Singapore Shelf

9 reads for June

Need new books to pass the time while waiting for the next phase of Singapore's Covid-19 recovery to roll around? In this monthly feature, The Straits Times lines up a set of free e-books, as well as three hot-off-the-press home-grown books for readers to dive into

Local publisher Ethos has released a bundle of six e-books that can be downloaded for free.
Local publisher Ethos has released a bundle of six e-books that can be downloaded for free.PHOTOS: ETHOS BOOKS
In the lyric essays of Desmond Kon's Found Texts Of The AAI Anon, Circa 3119, illustrated by the object photography (above) of Karen Kon, an artificial intelligence of a philosophical bent reflects on Singapore civilisation over a millennium.
In the lyric essays of Desmond Kon's Found Texts Of The AAI Anon, Circa 3119, illustrated by the object photography (above) of Karen Kon, an artificial intelligence of a philosophical bent reflects on Singapore civilisation over a millennium.

Free e-books from Ethos

FICTION

FARQUHAR

By Joshua Ip

FOUND TEXTS OF THE AAI ANON, CIRCA 3119

By Desmond Kon

SOME SAY, A TAPIR

By Alfian Sa'at, Christine Chia and Yong Shu Hoong

THE BONNIE, BONNIE BANKS OF SINGAPURA

By Colin Goh

WHY OUR GREAT LEADER WAS NOT SO GREAT AND NOT MUCH OF A LEADER

By Neil Humphreys

2719

By Gwee Li Sui

All from Ethos Books/E-books/25 to 65 pages/Free from Ethos Books

Given that all the bookstores in Singapore remain shut until further notice, getting new reads seems an increasingly tall order.

With that in mind, local publisher Ethos has released a bundle of six e-books that can be downloaded for free from its website.

These books reimagine Singapore's past and present, from Some Say, A Tapir, a poetic triptych on Sang Nila Utama's arrival on the island of Temasek in 1299, to farflung futures in Gwee Li Sui's 2719, in which the Srivijayan prince's descendants take to space and colonise a new planet.

Ethos publisher Ng Kah Gay says that it decided to release the e-books for free during the circuit breaker period to give readers "words and art and the capacity to re-vision and reimagine the landscape of our past, present and future".

They will continue to be available after the circuit breaker ends. He adds: "In this period of time, it is invigorating for Ethos to be able to partner (these writers) to provide flights of fancy, gifts to inspire the generous and imaginative beings within ourselves."

In the eight lyric essays of Desmond Kon's Found Texts, illustrated by the object photography of Karen Kon, an artificial intelligence of a philosophical bent reflects on Singapore civilisation over a millennium.

Poet Christine Chia, 41, gives a voice to Sang Nila's mother-in-law, the Bentan queen Wan Sri Benian, in If You Cannot Marry For Love, Marry For Silver, a set of poems from Some Say, A Tapir.

"I feel female historical figures are especially under-represented and the snippet I read about her life in a translated version of Sejarah Melayu (the Malay Annals) was fascinating," she says.

"I wanted to flesh out the wily survivor who not only survived the purported invasion by Sang Nila Utama, but also converted him into a son-in-law."

Coincidentally, half the books deal with the friction between colonial leaders Sir Stamford Raffles and Major-General William Farquhar, from Colin Goh's satirical children's rhyme to a blistering takedown by Neil Humphreys (who ironically played Raffles in Goh's 2002 movie Talking Cock).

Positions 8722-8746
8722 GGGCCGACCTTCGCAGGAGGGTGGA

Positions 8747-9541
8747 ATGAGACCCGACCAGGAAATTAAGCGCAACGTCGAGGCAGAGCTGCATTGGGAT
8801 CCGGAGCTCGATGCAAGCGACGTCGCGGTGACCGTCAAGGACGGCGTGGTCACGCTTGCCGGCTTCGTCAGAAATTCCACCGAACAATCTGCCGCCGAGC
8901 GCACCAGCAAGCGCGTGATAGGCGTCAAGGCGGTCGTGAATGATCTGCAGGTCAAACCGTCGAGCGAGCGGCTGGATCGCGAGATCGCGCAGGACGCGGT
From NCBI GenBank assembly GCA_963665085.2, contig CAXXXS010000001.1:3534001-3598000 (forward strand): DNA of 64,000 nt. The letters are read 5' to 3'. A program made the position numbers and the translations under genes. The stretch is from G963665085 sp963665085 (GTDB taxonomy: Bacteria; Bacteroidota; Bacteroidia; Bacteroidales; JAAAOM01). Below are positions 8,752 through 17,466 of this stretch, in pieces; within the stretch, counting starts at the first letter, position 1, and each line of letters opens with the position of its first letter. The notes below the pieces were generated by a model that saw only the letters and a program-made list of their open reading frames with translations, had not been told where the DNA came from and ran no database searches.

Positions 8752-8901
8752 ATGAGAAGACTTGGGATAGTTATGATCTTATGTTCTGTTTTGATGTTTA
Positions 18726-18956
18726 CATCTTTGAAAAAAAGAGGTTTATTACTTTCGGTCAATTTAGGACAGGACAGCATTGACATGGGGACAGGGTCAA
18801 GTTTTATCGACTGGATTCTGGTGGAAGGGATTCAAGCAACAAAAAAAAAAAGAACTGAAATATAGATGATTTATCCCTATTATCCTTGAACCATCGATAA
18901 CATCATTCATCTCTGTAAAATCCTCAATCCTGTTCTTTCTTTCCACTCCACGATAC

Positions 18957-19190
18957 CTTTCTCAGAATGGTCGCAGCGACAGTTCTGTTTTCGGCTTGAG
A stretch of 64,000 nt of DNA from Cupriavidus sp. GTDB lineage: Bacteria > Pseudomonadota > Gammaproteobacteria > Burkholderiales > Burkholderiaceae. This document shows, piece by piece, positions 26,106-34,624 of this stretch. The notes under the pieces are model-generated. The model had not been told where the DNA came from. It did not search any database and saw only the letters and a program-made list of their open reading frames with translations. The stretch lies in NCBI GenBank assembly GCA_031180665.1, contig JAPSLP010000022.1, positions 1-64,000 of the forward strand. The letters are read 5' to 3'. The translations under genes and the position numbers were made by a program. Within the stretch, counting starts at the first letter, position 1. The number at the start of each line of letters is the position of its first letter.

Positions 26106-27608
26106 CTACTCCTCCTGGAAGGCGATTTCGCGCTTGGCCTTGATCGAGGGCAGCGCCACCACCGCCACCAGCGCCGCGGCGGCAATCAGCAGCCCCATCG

"Great minds think alike," says Joshua Ip, 38, whose book of verse, Farquhar, is based on a work-inprogress musical he is co-writing.

It aims to give Singapore's first British Resident the Hamilton treatment, after Lin-Manuel Miranda's smash Broadway hit about American founding father Alexander Hamilton.


CHILDREN'S

ELIZABETH CHOY: HER STORY


PHOTO: ASIAPAC BOOKS

By Danny Jalil, illustrated by Zaki Ragman

Asiapac Books/Paperback/ 132 pages/$15.90 before GST/ Pre-order from Asiapac Books

World War II heroine Elizabeth Choy gets the graphic novel treatment from the team behind Lieutenant Adnan And The Last Regiment, a 2018 comic about Adnan Saidi, who fought the Japanese in the Battle of Bukit Chandu.

On Nov 15, 1943, Choy was invited by the Japanese to visit her husband in their prison.

Her "visit" turned into nearly 200 days of captivity, starvation and torture at the hands of the Japanese secret police, but she never confessed to being a British sympathiser.

Elizabeth Choy: Her Story, which will be printed and published later this month after the circuit breaker is lifted, is a tribute to Choy's wartime bravery, as well as her later contributions, such as being the only woman member in the Legislative Council in 1951.

NON-FICTION

BUTTON: THE HOKKIEN THERAPY DOG


PHOTO: EPIGRAM BOOKS

By Fiona Foo

Epigram Books/Paperback/ 128 pages/ $18.90 before GST/ Epigram Books online

This heartwarming tale by Foo, the founder of animal welfare group Hope Dog Rescue, features Button, a miniature schnauzer who, when the group found her, was so ill that she needed emergency surgery to save her life.

Button would go on to learn to understand Hokkien and be trained as a therapy dog, visiting hospice patients and bringing joy to many in their final days.

CHILDREN'S

I WONDER


PHOTO: LYNN WONG

By Lynn Wong, illustrated by Eugene Tse and RaeAnne Tse

E-book/24 pages/Free from I Wonder site

Wong, an early childhood educator, along with her husband and nine-year-old daughter, put together this hopeful picture book about life during the circuit breaker through a child's eyes.

A version of this article appeared in the print edition of The Straits Times on June 02, 2020, with the headline '9 reads for June'. Subscribe